• Surface Broaching Machines: Whereas vertical and horizontal broaching machines are excellent for internal cuts, a surface broaching machine specializes in cuts along one edge of a piece. For example, if a metal disc needs a notch cut out of its edge, it is fixed in place on a surface broaching machine. The broach slides in a vertical or horizontal guided track alongside it, and the teeth will notch out the appropriate cut in the side of the disc. The part that pushes the broach is called a ram.

  • Rotary Continuous Broaching Machines: This machine places the workpiece on a rotating table. Above the table is a broach attached to a broach holder, which remains stationary while the table and workpiece rotate below. As the table turns, the piece comes in contact with the broach, removing material in a circular path.

  • Horizontal Continuous Broaching Machines: Also referred to as "chain" broaching machines, these devices mount the workpiece on a continuously revolving chain. This type of machine excels at high volume jobs. However, due to the movement of the chain, it cannot deliver as precise tolerances as some of the other broaching methods.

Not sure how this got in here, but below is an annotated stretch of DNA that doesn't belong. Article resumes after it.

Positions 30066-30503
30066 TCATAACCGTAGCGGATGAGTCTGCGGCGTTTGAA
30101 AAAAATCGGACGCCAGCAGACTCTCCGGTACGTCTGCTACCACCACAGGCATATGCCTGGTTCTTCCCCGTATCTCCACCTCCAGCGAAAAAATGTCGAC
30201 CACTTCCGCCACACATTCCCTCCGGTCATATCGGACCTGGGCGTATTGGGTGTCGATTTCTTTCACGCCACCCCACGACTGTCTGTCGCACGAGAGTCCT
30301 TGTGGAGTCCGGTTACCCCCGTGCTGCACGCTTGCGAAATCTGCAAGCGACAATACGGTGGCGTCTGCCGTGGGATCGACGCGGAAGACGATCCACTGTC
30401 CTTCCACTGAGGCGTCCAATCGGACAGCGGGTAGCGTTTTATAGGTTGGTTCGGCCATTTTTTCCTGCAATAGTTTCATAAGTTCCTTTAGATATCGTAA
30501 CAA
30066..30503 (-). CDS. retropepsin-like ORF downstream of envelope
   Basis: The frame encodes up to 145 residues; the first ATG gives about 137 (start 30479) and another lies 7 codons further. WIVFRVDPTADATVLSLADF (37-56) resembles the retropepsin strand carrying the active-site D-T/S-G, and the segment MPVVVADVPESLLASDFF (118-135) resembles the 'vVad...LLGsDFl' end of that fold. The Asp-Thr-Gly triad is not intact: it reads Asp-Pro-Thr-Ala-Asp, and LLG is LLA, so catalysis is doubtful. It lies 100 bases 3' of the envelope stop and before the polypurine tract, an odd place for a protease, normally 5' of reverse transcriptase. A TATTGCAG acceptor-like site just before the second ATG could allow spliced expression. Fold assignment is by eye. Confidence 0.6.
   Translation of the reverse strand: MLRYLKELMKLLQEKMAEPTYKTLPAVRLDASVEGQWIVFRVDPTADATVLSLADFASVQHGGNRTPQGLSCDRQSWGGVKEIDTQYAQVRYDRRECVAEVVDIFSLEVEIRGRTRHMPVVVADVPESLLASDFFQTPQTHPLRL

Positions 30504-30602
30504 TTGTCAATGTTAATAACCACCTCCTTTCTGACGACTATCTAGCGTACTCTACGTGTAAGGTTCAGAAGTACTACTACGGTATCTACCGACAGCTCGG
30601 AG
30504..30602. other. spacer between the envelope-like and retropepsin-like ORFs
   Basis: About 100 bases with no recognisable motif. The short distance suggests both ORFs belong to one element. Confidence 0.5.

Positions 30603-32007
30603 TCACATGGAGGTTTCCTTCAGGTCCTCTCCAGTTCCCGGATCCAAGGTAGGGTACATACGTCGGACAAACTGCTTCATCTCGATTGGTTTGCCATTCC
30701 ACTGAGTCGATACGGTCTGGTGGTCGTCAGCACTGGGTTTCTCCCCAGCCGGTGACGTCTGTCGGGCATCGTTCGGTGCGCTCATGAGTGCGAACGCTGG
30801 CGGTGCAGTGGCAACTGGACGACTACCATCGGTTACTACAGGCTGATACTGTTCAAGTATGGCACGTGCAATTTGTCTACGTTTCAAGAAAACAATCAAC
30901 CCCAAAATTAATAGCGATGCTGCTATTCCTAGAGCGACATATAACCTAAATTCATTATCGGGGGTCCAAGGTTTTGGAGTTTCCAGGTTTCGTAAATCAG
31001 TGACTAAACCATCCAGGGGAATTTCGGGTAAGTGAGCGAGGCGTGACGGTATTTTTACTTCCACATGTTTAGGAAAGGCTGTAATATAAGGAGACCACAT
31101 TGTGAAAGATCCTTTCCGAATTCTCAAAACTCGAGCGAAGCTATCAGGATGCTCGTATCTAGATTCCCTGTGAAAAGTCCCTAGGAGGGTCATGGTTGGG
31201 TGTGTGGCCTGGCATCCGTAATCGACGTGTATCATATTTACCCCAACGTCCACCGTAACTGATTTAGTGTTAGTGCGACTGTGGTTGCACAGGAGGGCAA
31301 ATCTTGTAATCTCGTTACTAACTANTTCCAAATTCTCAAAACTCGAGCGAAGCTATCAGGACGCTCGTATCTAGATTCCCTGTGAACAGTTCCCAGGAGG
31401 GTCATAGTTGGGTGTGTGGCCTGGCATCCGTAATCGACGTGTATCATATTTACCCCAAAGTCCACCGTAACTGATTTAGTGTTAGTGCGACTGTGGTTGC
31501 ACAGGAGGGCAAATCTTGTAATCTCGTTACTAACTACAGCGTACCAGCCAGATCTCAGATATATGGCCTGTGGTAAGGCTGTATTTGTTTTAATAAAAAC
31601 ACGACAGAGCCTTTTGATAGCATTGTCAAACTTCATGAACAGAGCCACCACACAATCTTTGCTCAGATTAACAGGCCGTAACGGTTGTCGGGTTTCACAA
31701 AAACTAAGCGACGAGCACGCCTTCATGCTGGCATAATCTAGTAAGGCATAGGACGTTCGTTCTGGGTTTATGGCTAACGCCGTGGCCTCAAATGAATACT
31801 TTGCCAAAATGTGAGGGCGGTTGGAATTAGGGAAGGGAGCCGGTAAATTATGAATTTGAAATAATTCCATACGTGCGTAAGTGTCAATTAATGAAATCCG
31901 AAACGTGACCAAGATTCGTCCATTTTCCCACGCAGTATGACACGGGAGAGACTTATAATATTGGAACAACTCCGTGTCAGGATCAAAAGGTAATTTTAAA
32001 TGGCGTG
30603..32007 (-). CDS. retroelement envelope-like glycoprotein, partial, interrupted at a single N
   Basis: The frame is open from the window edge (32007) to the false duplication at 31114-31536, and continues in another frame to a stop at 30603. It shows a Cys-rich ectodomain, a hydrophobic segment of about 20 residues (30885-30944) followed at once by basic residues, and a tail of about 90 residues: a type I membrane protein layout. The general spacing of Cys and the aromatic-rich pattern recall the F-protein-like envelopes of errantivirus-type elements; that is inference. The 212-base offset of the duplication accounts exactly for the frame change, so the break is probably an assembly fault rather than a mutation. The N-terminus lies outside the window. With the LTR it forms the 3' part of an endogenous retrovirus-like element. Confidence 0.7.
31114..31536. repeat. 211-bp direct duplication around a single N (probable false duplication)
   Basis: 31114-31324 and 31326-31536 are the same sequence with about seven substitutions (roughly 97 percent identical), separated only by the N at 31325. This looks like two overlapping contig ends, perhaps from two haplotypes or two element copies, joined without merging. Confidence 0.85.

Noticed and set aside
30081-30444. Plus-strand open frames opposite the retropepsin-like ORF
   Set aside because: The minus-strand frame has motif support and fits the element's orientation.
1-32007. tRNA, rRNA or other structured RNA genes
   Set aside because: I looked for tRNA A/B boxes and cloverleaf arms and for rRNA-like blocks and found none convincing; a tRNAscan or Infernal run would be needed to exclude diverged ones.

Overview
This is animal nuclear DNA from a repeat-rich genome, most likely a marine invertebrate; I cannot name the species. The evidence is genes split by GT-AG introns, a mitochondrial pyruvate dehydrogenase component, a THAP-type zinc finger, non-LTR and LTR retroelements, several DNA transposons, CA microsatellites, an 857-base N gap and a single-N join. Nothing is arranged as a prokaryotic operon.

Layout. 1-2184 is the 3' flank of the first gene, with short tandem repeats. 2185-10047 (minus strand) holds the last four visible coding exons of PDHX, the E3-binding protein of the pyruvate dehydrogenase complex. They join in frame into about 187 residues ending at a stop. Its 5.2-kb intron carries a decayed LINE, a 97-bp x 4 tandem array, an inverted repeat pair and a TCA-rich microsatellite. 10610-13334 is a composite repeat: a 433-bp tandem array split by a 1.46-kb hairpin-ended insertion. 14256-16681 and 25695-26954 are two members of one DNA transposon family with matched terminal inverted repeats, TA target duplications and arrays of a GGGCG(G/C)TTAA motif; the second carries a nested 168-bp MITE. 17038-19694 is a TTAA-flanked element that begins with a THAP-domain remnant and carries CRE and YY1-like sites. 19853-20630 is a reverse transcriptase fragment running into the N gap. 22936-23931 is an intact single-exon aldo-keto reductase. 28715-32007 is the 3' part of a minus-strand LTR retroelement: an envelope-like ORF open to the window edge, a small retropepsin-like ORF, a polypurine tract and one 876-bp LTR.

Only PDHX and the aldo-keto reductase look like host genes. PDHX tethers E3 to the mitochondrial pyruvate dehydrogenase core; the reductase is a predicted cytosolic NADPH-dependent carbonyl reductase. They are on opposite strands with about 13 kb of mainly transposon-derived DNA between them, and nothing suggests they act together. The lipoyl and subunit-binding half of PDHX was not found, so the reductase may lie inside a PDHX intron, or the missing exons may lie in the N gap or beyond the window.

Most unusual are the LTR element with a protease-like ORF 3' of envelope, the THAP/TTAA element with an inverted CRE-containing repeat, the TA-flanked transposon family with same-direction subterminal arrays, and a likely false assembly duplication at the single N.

Different Types of Broaches

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Broaches themselves come in an endless variety of shapes and sizes, as broaching is an extremely versatile operation. However, some of the most common mainstays include:

  • Round Broaches: The simplest type of broach is a circular broach. This is a round bar that produces a hole similar to one made by a drill press. The difference lies in the fact that a broach cut is quicker, cleaner and can achieve a tighter tolerance. Round broaches can be used to produce accurate holes rapidly and are great for high-volume mass production.

  • Spline Broaches: Spline broaches allow operators to cut a sequence of teeth or notches around the perimeter of a hole that has already been cut. This particular shape is of extreme importance in the automotive industry, where splines play a considerable role in driveshafts, transmissions and other parts. The ridges along the circumference of the spline create an efficient means of conveying power from one section to another, as the part that fits inside it will not have any wiggle room. Broaching ensures the accuracy required by these high-tech components can be accomplished.